Nano-News

There’s nothing fake about the real threat that Donald Trump poses to the freedom of the press in this country.

President Trump took an oath to “preserve, protect and defend the Constitution of the United States.” That same Constitution includes an amendment protecting the people’s ability to petition government, to speak freely for or against it, to worship without fear of persecution, and to report and publish on the events of the day.

Yet Trump, on an almost daily basis, attacks the Constitution and our rights, as John Adams once said, “to read, to think, to speak and to write” as people in a free society. He sees the press as threats to his power — even though the press is just doing its job reporting on what’s happening in government.

He’s not the first politician to openly dislike the press — God knows we’ve seen plenty of those in New York City through the years — but he’s the first sitting president to actively chip away at our collective credibility.

Trump can’t handle the truth, so he whips out that garbage “fake news” line every chance he can. When Trump says the news is fake, what he’s really doing is seeking to create an alternate reality to the one in which we all live.

It’s the same tactic used by strongmen throughout the ages — Mussolini, Castro, Saddam, Chavez, Duterte, Erdogan, Putin, just to name a few — to squash opposition and achieve absolute power.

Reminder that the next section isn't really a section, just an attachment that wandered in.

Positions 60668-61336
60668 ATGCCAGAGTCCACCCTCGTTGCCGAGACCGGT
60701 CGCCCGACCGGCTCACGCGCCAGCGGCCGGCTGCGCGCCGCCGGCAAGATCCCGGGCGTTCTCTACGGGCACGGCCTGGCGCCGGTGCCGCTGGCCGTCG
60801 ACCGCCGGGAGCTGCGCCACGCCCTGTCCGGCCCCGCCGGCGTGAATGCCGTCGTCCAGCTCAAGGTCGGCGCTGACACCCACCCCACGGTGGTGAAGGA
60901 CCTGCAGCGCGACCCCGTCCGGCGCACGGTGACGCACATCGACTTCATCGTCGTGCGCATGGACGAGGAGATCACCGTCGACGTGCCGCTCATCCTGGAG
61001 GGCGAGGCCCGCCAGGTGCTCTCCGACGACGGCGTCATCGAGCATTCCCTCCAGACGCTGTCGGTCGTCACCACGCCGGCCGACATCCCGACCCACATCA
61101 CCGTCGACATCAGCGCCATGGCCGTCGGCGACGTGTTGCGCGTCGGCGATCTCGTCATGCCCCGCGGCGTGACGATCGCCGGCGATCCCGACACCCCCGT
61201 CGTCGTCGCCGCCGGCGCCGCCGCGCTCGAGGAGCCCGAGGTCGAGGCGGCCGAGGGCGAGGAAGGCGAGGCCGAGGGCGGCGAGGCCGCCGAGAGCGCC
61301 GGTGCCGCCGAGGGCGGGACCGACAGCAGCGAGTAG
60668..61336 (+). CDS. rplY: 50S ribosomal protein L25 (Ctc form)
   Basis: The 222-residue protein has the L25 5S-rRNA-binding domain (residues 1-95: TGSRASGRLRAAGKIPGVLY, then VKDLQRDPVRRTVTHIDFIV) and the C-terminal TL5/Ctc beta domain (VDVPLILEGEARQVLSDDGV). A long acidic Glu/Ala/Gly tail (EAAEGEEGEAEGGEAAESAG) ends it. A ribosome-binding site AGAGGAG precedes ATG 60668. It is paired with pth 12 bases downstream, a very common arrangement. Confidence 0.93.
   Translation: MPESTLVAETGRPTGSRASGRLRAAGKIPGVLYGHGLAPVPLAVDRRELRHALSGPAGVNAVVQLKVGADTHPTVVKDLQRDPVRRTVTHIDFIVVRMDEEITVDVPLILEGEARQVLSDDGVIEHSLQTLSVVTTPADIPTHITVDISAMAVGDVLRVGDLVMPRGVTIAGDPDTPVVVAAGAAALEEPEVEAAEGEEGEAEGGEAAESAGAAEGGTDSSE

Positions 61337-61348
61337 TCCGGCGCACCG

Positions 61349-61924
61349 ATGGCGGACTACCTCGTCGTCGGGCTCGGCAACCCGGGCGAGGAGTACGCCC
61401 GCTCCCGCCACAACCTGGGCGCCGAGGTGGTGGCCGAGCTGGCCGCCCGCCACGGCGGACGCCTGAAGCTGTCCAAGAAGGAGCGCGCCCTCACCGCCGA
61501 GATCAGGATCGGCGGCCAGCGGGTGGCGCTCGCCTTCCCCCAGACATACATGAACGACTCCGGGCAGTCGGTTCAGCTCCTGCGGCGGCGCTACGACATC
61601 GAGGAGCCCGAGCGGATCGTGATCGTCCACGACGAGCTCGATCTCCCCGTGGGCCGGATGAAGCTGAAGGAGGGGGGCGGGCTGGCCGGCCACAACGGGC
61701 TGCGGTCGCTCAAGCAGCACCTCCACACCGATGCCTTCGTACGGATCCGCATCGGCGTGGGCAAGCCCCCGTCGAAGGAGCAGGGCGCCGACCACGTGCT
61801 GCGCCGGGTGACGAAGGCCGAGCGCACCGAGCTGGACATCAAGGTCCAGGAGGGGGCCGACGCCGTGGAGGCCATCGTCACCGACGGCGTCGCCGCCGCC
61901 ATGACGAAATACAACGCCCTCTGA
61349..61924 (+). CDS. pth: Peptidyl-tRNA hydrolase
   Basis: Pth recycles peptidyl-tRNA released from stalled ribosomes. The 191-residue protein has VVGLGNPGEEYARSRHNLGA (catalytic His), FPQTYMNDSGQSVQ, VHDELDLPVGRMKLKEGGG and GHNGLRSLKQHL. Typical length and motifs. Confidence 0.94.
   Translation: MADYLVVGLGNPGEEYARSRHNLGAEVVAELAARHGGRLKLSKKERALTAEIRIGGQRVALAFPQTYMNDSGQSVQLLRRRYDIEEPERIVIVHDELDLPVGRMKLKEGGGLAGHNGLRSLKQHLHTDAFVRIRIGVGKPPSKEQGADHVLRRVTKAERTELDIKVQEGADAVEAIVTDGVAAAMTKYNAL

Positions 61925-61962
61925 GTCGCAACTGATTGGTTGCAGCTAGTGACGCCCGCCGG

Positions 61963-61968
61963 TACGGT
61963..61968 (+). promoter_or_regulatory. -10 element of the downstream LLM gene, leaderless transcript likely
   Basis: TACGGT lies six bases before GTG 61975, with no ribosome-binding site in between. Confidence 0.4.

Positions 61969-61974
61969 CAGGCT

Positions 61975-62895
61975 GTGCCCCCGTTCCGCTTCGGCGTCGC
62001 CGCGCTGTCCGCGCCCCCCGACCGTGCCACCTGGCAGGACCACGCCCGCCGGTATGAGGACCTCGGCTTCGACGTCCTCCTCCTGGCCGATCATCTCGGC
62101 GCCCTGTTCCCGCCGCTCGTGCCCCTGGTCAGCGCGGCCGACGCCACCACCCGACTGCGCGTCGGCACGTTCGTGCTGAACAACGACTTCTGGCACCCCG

And whenever he uses that “fake news” term, he’s attacking all of us in the press — including community newspapers.

Every day, we work hard to report the truth to our readers about what’s happening in their neighborhoods. Along the way, we have to clear through a torrent of bureaucratic hurdles to get the facts on everything from potholes to prison reform, homeless shelters to affordable housing, and so many other issues.

Readers call or email us every week with tips on news items, and often, they come to us having already reported their problems to the city or state governments — but without having received any response or solution to their concerns.

Who will bring attention to the problems we experience every day if the press isn’t there to report it? Who will hold government accountable for inaction, corruption and poor decisions if the press isn’t there to shed light on them?

Do you honestly believe that a state-run media would ever let you know the truth about anything?

Today, Aug. 16, we proudly stand with the more than 350 news organizations nationwide participating in an editorial campaign led by The Boston Globe, designed to deliver a message to Trump, to our readers and to the American people:

“We are not the enemy of the people.”

Trump wants you to believe otherwise because it advances his agenda, rooted in totalitarianism. It can happen here in the United States, but only if we allow Trump to get away with it. Merely dismissing or ignoring his comments isn’t good enough — they must be denied and condemned by all of us as Americans, regardless of party or political belief.

Because Twitter seems to be one of the few things to which this president pays attention, we want our readers to tweet at the president, @realDonaldTrump, the following:

“Stop attacking the press and stop dividing our country. We know the press is not our enemy, and nothing you can say or do will ever change that. #FreePress

If you aren’t on Twitter, or would simply prefer to send that message in writing, send it electronically by visiting https://www.whitehouse.gov/contact, or mail it to the President, 1600 Pennsylvania Ave., Washington, D.C., 20500.

This editorial first appeared in the Press’ sister publication, the Queens Courier.

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